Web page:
Some security gems from around April 2015.
@jeremiahg Believe it, simple Rasp PI proj to receive ADS-B aircraft transponders – no encryption whatsoever. http://t.co/44bbWzdeZl
— Milton Smith (@spoofzu) April 15, 2015
Wired: Feds Say That Banned Researcher Commandeered a Plan, “default IDs and passwords to gain access” http://t.co/oyiq8nmn4r
— Milton Smith (@spoofzu) May 16, 2015
OWASP Top Ten Proactive Controls by @Manicode from @OWASP AppSec California 2015 https://t.co/2ADLTtIfym
— OWASP AppSec Cali (@AppSecCali) April 30, 2015
SecurityWeek: Airbus Says Will File Criminal Complaint Over US Spy Claims #security http://t.co/LcF3l0fXjd
— Milton Smith (@spoofzu) April 30, 2015
Laws and regulations have not kept pace with growth of Internet technologies. No clear expectations have been communicated to the software industry or users of these services by policy makers. Executives have responsibility for protecting customer data but enforcement remains selective. In the most egregious incidents, top C-level execs have been terminated for poor cybersecurity (e.g., Target).
Rob Joyce, Chief, Tailored Access Operations, National Security Agency(NSA) presents on defending against nation states and criminals. Joyce provides a number of tips useful for defending against advisories. Some points from his presentation enumerated.
- “0-days not necessary”, persistence and exploration will get you in, continuous defensive work required
- Top intrusion vectors: email, web site, removable media
- Use software improvements, automatic/rapid patching and anti-exploitation features
- Use secure host [and software] baselines
- Training, NSA trains and teaches exploitation. Are you actively teaching defense?
- Monitoring, if you were hacked how would you know? You can’t fix a problem you don’t know exists. Incident response plans necessary.
- Trust, don’t allow untrusted devices within the trusted perimeter. Home computer with Steam installed brought into the corporate[trusted] environment.
- Discriminate between nation state and criminal intruders. Nation states select targets and persistent in their efforts. Criminals are opportunistic, catch the weak gazelle.
- Specific tips: 2FA makes stealing credentials challenging, limited account privileges and super user access, dynamic privileges based on location, network segmentation, no passwords in scripts, defend pass the hash, block sites on neutral or bad reputation.
The talk provided few surprises and was more of a reaffirmation for keeping tidy systems – an incredible challenge in practical application. While simple, Joyce’s advice is difficult to apply at scale. Other advice, creates a computing environment some users consider unfriendly. In the end there are no silver bullets or quick fixes. Be vigilant, keep tidy systems, and invest in your staff through education.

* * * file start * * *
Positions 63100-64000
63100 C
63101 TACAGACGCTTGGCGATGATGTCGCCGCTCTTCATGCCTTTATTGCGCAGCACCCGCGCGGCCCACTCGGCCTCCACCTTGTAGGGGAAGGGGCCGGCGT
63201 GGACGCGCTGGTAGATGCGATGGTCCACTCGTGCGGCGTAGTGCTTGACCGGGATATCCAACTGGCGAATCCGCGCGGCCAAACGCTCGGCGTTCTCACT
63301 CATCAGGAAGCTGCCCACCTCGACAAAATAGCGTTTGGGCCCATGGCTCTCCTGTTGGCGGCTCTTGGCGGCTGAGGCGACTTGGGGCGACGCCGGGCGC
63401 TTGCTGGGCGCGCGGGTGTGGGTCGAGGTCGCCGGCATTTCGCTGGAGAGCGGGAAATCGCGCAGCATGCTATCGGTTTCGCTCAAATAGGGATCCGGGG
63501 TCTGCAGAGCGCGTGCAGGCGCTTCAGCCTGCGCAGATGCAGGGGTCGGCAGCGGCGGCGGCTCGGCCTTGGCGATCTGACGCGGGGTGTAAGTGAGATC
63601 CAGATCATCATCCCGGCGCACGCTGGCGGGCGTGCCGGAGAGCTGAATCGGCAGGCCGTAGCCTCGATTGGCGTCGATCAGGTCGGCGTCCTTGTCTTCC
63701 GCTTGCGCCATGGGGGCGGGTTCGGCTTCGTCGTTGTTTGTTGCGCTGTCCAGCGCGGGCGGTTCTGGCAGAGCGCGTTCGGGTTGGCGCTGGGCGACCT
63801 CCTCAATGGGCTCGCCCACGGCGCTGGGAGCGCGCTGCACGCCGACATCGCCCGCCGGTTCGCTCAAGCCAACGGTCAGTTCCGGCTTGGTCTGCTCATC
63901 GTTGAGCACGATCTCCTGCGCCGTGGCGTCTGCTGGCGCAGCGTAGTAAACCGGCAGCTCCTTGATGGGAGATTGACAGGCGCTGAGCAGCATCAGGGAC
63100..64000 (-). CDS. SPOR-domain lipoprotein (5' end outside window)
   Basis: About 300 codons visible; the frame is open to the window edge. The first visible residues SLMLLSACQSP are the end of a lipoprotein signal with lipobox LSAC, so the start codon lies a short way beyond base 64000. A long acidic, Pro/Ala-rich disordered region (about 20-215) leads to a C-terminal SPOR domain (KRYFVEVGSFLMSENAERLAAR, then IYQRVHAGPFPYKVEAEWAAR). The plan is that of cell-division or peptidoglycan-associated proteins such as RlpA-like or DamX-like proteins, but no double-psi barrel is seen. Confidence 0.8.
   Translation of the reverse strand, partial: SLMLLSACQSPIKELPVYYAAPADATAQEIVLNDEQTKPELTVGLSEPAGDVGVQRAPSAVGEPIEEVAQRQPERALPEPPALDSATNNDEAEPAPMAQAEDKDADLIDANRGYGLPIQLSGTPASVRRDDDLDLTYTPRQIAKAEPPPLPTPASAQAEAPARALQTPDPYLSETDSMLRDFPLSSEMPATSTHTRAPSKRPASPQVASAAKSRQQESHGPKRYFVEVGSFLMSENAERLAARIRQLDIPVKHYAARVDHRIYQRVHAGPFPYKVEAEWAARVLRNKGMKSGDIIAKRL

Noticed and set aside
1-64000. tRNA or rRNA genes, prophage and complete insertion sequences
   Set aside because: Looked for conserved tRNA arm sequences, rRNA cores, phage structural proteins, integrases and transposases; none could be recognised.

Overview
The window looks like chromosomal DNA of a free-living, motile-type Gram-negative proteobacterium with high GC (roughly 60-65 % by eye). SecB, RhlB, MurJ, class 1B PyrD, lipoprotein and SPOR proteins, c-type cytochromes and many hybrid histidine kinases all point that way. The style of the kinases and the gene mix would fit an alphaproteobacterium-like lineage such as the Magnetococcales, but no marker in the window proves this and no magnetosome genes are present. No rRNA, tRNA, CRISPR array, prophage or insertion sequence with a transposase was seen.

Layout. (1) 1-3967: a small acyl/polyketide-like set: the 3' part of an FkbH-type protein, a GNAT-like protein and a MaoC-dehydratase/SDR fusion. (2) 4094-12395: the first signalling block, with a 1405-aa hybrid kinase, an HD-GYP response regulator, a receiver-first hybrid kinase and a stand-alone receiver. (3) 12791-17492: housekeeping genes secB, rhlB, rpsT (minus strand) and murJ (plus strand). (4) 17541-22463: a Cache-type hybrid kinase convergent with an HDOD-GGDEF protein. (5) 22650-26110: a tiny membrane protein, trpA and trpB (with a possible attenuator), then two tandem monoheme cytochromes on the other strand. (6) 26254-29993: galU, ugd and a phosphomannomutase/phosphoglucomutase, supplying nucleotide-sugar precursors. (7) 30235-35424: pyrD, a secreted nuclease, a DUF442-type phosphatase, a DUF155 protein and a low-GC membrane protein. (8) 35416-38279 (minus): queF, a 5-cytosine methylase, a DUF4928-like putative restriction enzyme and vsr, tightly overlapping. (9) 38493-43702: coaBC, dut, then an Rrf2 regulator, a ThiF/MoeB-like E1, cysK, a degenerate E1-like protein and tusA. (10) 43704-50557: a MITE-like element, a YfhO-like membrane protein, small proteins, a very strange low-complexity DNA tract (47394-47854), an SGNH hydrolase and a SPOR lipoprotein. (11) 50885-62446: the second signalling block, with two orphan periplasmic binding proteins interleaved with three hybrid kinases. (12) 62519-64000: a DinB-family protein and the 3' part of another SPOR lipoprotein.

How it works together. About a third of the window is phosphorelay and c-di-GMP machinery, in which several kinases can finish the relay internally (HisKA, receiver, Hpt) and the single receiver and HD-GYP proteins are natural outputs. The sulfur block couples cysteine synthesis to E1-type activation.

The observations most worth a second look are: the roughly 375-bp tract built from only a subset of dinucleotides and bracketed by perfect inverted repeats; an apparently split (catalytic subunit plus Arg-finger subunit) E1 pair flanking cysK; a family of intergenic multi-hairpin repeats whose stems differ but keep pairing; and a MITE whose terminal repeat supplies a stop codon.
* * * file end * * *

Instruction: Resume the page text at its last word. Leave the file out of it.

About two years ago drones where beginning to receive some attention in the press my son, a college student, started working on me to purchase one. Drones were cool but I thought I would loose interest in flying so I resisted. He worked on me for awhile longer. Eventually, I gave in and purchased a few toy drones to experiment with flying. I settled on a really great toy drone that flies like the more expensive drones, Hubsan X4. I still use my X4 today and X4 series is amazing for price. My X4 provided me experience on the stick learning to fly which helped as I transitioned to more sophisticated aircraft. Flying was more fun than I imagined. I decided to build my own multi-rotor aircraft.
I like electronics and projects, programming, and security so I figured I would build my own multi-rotor. By building my own aircraft I force myself to learn all about aircraft. It’s been more than a year building. My experience is more like the Wright Brothers. Lots of failures and crashes over the course of the year. Some crashes from as high as 200ft(61m). I have broken and rebuilt aircraft many, many times. Twice my speed controllers(ESC’s) bursted into balls of flame on my desk. I don’t know anyone in my area building their own multi-rotors so it’s been a learning adventure.
The point of the post is to share some of the videos I find most interesting that helped to spark my interest and enthusiasm for building and flying multi-rotor aircraft. I hope you enjoy them. Happy Holidays and thanks for following my blog over the years!
FPV – Kiss chasey, I love the chase scenes in this video complete with bad ass crashes. Juz70 is one of my favorite pilots.
Blackout Hex – One Take Wonder, Adam Potts shows us his backyard. Amazing!
FPV – super cool, Juz70 finds something amazing on this beautiful leisure morning flight.
Blackout Spider Hex, dem0n1k sold me a Blackout Hex for my first project. This was a bit of a mistake since I should have started with an easier aircraft to build.
Kiss 30A 6S Blackout Mini H, FinalGlideAus shows off some experimental Kiss ESC’s and overclocks his mini H. Somewhat related, Tiger Motor announced a new “F” series motor designed for racing multi-rotors that’s likely to power a 250mm quad over 200mph(322km/h).
FPV – Haunted, juz70 is an awesome pilot and also knows how to make an interesting video. There are a few clues on the walls why this home was abandoned. Can you find them?
Turkey Hunter // Blackout Mini Spider Hex // MN1806 //, Blackout makes awesome carbon fiber multi-rotor frames. In this park video he encounters a crazy wild turkey.
BLACKOUT 330 . COBRA 2000KV, Metaldanny tearing up the skies.
BLACKOUT . TEST Higher Rates . (RAW), Metaldanny showing us some real Starwars Pod Racing. Metaldanny is one of the worlds best FPV multi-rotor pilots.
FPV – elixir, I want to end on a strong video. Juz70 flies through and around his home. Amazing flying (and a nice house).